• There is a burning sensation.
  • Temporary discomfort.
    If you experience any discomfort during the injection, it should subside as the injection is completed.

Inform your provider right away if you have strong, sharp pain during or after your ESI injection.

 

You may have some discomfort where your healthcare practitioner inserted the needle after your injection. This is common and should last only a few hours.

 

Your provider may advise you to relax and limit your activity for the rest of the day.

 

Your discomfort may worsen for two to three days following your ESI before it starts to improve. Epidural steroid injections begin to work within two to seven days and provide pain relief for many days or longer.

The following is a list of side effects:

 

Before the steroid drug begins to act, you may notice a short increase in pain.

Tenderness and/or bruising may occur at the injection site.

If your clinician employs fluoroscopy for imaging guidance, the X-rays will expose you to very little low-level radiation. Unborn newborns may be harmed by fluoroscopy x-rays. Before undergoing the treatment, you must inform your healthcare professional if you are pregnant or suspect you are pregnant.

If you have diabetes, an epidural steroid injection will almost certainly result in elevated blood sugar (hyperglycemia). This could last for several hours or days.

An ESI may briefly raise your blood pressure and ocular pressure if you have glaucoma.

The advantages of epidural steroid injections include:

 

You will most likely feel temporary pain relief. Some people benefit from long-term pain alleviation.

You’ll probably have a higher quality of life and an enhanced capacity to accomplish daily tasks without the limitations that pain previously imposed.

Epidural steroid injections may help you determine the source of your pain. This is frequently useful in patients who have more than one plausible source of discomfort.

Epidural steroid injections may lessen the need for more invasive pain treatment methods.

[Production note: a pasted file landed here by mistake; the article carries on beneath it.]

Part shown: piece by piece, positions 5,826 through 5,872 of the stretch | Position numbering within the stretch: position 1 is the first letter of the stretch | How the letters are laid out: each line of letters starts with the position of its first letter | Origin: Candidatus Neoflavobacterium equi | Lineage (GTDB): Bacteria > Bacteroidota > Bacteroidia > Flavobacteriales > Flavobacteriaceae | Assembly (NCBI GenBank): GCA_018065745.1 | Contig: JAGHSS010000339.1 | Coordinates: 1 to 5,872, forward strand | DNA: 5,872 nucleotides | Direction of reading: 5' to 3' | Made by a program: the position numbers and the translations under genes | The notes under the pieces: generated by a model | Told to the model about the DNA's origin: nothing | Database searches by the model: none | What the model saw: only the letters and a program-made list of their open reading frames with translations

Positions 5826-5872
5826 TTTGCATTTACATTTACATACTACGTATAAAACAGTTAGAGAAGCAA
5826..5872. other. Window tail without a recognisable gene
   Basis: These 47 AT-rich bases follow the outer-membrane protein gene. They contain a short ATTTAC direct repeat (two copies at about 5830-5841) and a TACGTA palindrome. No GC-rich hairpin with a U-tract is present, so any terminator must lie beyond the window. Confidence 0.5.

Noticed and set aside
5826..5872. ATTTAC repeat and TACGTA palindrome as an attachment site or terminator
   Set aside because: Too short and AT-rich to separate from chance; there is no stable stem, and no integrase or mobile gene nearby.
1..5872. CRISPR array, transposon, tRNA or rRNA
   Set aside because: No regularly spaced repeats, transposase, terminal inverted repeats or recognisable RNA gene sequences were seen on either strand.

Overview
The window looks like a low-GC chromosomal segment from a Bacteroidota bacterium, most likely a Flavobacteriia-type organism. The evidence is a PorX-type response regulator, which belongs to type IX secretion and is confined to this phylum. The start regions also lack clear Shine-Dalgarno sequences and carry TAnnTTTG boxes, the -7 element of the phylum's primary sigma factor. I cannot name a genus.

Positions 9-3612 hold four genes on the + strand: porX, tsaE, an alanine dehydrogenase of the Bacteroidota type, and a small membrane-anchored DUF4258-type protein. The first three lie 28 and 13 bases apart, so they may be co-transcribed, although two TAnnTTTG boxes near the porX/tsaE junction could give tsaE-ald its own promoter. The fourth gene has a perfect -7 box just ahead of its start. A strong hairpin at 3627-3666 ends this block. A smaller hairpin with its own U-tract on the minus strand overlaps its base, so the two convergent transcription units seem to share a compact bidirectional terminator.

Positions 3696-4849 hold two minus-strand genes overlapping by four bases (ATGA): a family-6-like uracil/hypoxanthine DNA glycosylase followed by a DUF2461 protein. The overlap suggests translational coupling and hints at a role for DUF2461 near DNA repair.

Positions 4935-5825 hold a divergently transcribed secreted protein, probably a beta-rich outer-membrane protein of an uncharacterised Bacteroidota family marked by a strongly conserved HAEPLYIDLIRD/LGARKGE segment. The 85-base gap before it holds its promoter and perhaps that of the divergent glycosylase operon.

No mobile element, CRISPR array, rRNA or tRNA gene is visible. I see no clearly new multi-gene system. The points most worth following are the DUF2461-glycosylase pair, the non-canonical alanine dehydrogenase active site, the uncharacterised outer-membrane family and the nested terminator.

Although epidural steroid injections are generally safe, various side effects and difficulties can occur. Although uncommon, the following risks and problems are associated with ESI injections:

 

Possessing low blood pressure, which can cause dizziness.

A significant headache is being produced by spinal fluid leaks. This is a rare side effect that affects less than 1% of the population.

Infections caused by the epidural technique, such as epidural abscess, discitis, osteomyelitis, or meningitis.

Experiencing an adverse reaction to the drugs, such as hot flushes or a rash.

Experiencing bleeding if a blood artery is mistakenly injured during the injection, which could result in the formation of a hematoma or a blood clot.

Experiencing nerve injury at the injection location.

You will temporarily lose control of your bladder and intestines. To pee, you may require a catheter (a tiny tube) in your bladder.

Receiving ESI injections too frequently or taking greater dosages of steroid medicine may weaken your spine’s bones or adjacent muscles. As a result, most healthcare providers limit consumers to two to three ESIs per year.

While complications from an epidural steroid injection are extremely rare, they can have long-term repercussions, including:

 

Persistent neurologic disability as a result of epidural injection-caused spinal cord or nerve root damage.

Persistent pain as a result of spinal cord or nerve root injury caused by the epidural injection.

A hematoma causes permanent paralysis when blood accumulates between the dura mater and the spinal cord.

Since each person is different and there are many possible reasons for chronic pain that an ESI could help with, the results of an ESI can vary. About half of the people who get an ESI feel better afterward.

Even though there is evidence that epidural steroid injections work to relieve pain, the length of time the pain relief lasts may vary. This depends a lot on what’s causing the pain in the first place. The pain relief might last for weeks or months, but it doesn’t usually last for a whole year.

 

You can get more than one ESI over time, but most doctors only give two to three ESIs per year. Most of the time, ESIs don’t get rid of the cause of your pain. People with chronic pain who get ESIs often need other types of therapy to keep the pain from coming back.

 

When should I see a doctor or nurse?

If you have any of the following symptoms after your ESI injection, call your doctor or go to the hospital as soon as possible:

 

  • When you’re standing or sitting, you get a bad headache that goes away when you lie down. This might be a sign of a hole in the dura.
  • Having a fever, which could mean you have an infection.
  • Having less or no control over your bladder or bowels.
  • If you feel numbness and/or weakness in your legs, it could be a sign that a nerve has been damaged.